When I visited president Obama’s adopted hometown Chicago a few months later, I could sense a great deal of optimism when I met a number of prominent urban thinkers.
“We now have support for our issues in the White House, especially from Obama himself. He is an urbanist, he understands these issues”, said John Norquist, the former mayor of Milwaukee who now heads the Chicago-based Congress for the New Urbanism.
“For the first time we have an urban president who grew up in cities. Not only cities in this country, but also in Indonesia. He understands that if we don’t improve the opportunities for urban areas and aim for sustainability, it will affect the quality of life and economy of this country”, said Jacky Grimshaw, vice president of policy at the Center for Neighborhood Technology in Chicago.
You will hear more from these urban advocates later on in this blog.
On the first anniversary of the Obama presidency, has there proved to be ground for this optimism?
It would be easy to say that expectations have not been met. At the same time you only have to mention things like health care, rescuing the American economy, wars in Iraq and Afghanistan, dealing with the threat of terrorism, reaching out to the Muslim world and negotiating climate change to understand the new urban policy hasn’t exactly been on top of the president’s agenda.
Still, a lot of the stimulus money the White House has set aside for the Recovery Act to save the American economy has been earmarked for projects in line with president Obama’s urban ambitions.
This includes things like retrofitting old city buildings to make them more energy efficient, broaden access to affordable housing and investing in transit projects extending light rail-services in car-dependent cities like Los Angeles and Phoenix, just to name a few.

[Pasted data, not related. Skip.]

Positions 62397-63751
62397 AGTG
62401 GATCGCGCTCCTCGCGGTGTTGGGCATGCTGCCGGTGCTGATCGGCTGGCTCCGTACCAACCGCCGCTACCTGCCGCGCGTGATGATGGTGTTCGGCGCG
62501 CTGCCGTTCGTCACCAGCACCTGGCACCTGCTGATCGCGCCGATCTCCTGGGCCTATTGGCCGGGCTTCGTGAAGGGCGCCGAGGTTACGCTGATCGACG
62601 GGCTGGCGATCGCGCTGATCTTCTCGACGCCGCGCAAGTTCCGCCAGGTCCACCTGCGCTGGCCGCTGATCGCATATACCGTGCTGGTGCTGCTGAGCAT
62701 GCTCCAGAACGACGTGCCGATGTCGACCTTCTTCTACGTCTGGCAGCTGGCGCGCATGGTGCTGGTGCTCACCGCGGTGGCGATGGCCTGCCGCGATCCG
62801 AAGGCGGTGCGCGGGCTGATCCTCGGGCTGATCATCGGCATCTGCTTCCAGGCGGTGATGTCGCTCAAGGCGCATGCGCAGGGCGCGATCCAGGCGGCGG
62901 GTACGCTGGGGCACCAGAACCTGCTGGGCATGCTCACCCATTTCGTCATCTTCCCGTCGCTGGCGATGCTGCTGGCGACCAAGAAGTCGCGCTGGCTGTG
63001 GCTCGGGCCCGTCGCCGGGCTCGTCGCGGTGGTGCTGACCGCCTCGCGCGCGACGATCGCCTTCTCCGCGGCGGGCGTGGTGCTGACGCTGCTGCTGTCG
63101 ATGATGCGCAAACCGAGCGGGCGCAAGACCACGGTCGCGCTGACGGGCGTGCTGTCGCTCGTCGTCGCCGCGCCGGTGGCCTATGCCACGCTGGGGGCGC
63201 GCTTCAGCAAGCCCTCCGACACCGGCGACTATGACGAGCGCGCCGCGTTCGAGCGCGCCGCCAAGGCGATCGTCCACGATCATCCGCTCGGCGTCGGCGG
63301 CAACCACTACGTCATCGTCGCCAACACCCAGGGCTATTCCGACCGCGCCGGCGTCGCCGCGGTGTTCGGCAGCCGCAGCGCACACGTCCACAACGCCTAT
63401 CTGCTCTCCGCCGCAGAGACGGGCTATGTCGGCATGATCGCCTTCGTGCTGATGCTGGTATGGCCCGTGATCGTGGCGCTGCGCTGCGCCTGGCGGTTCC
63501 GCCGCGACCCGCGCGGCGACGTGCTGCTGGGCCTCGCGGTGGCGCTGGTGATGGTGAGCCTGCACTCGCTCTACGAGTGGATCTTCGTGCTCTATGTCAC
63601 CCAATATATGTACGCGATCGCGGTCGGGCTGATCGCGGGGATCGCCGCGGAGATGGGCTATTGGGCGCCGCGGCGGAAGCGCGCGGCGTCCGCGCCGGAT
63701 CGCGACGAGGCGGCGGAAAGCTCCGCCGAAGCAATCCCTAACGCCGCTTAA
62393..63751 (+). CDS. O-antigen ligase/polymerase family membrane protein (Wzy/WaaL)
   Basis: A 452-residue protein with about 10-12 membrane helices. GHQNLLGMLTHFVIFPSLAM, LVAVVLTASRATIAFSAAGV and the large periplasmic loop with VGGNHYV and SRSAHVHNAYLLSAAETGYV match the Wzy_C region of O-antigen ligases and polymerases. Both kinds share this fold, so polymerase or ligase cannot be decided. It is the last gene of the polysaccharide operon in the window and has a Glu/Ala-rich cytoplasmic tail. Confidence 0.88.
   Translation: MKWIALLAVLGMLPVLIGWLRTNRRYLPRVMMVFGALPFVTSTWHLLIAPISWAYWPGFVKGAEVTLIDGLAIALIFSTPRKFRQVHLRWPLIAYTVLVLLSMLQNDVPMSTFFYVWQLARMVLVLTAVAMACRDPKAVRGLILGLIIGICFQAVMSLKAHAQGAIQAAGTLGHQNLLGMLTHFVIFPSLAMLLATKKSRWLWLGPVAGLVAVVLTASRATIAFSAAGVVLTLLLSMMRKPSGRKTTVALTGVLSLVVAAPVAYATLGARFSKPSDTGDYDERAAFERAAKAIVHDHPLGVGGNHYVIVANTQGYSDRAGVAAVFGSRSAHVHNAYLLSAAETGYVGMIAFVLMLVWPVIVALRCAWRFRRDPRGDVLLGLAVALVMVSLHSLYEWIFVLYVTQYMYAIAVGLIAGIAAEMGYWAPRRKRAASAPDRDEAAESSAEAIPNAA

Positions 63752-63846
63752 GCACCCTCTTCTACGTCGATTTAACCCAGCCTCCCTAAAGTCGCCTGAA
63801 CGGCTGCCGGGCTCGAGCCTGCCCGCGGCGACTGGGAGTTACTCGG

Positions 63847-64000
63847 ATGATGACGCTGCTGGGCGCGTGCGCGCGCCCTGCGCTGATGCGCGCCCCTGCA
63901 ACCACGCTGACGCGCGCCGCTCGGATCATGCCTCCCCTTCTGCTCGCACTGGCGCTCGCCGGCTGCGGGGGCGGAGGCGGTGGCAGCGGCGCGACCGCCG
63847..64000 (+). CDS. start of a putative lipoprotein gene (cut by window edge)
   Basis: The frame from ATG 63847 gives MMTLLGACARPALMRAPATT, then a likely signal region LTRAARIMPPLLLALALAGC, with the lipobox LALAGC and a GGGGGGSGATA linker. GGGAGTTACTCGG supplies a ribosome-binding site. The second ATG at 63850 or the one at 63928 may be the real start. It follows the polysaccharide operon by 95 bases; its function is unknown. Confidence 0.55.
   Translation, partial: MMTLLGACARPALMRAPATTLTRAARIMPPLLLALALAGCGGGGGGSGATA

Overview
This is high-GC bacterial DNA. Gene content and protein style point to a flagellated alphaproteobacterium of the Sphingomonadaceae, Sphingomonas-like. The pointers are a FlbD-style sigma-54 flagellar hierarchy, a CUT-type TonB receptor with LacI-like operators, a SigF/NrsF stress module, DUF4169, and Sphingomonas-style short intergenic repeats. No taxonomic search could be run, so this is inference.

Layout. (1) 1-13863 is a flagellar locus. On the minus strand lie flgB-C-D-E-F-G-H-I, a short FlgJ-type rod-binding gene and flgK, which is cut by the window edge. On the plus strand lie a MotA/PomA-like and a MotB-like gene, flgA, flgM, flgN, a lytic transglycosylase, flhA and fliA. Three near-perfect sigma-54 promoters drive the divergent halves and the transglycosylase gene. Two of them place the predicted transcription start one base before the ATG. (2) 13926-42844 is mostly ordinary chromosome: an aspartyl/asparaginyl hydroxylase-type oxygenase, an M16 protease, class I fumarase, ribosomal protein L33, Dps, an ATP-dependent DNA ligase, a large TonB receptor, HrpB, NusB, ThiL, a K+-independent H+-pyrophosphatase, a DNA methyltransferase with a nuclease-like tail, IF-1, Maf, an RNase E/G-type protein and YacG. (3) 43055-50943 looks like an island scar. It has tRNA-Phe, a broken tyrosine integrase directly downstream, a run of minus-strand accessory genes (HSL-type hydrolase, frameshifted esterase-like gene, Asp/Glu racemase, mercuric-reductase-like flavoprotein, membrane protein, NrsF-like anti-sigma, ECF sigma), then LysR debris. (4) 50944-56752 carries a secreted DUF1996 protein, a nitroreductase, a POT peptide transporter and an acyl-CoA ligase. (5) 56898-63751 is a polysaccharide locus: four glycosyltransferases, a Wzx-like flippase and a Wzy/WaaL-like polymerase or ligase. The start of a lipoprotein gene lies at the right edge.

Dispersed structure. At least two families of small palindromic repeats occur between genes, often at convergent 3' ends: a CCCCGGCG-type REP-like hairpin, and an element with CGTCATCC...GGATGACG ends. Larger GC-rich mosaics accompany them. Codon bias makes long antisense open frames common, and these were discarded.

A few days ago, the Oregonian in Portland reported on one innovative and climate-smart transit project partly financed by stimulus money that will add to that city’s reputation as a role model for modern urban thinking.
Eventually many of the initiatives now set in motion should help the United States and its cities on its way towards a more sustainable urban future.
The White House has also started a “National conversation on the future of cities and metros”, sending high-level representatives from Washington to metropolitan areas all around the country for a new dialogue.
An unprecedented partnership between government departments like HUD (Housing and Urban Development), DOT (Department of Transportation) and EPA (Environmental Protection Agency) has been hailed, like in this analysis from the Brookings Institution.
Adolfo Carrion, whom president Obama named the first director of the Office of Urban Affairs, said in an interview that there is “pent-up demand” to reverse decades of unbridled sprawl and congestion encouraged by policies that favored suburban and rural constituencies over city dwellers.
Carrion thinks Obama’s approach to urban policy brings a “refreshing perspective” to issues that haven’t gotten much attention since the 1960’s and Lyndon Johnson’s Great Society programs.
President Obama's adopted home town.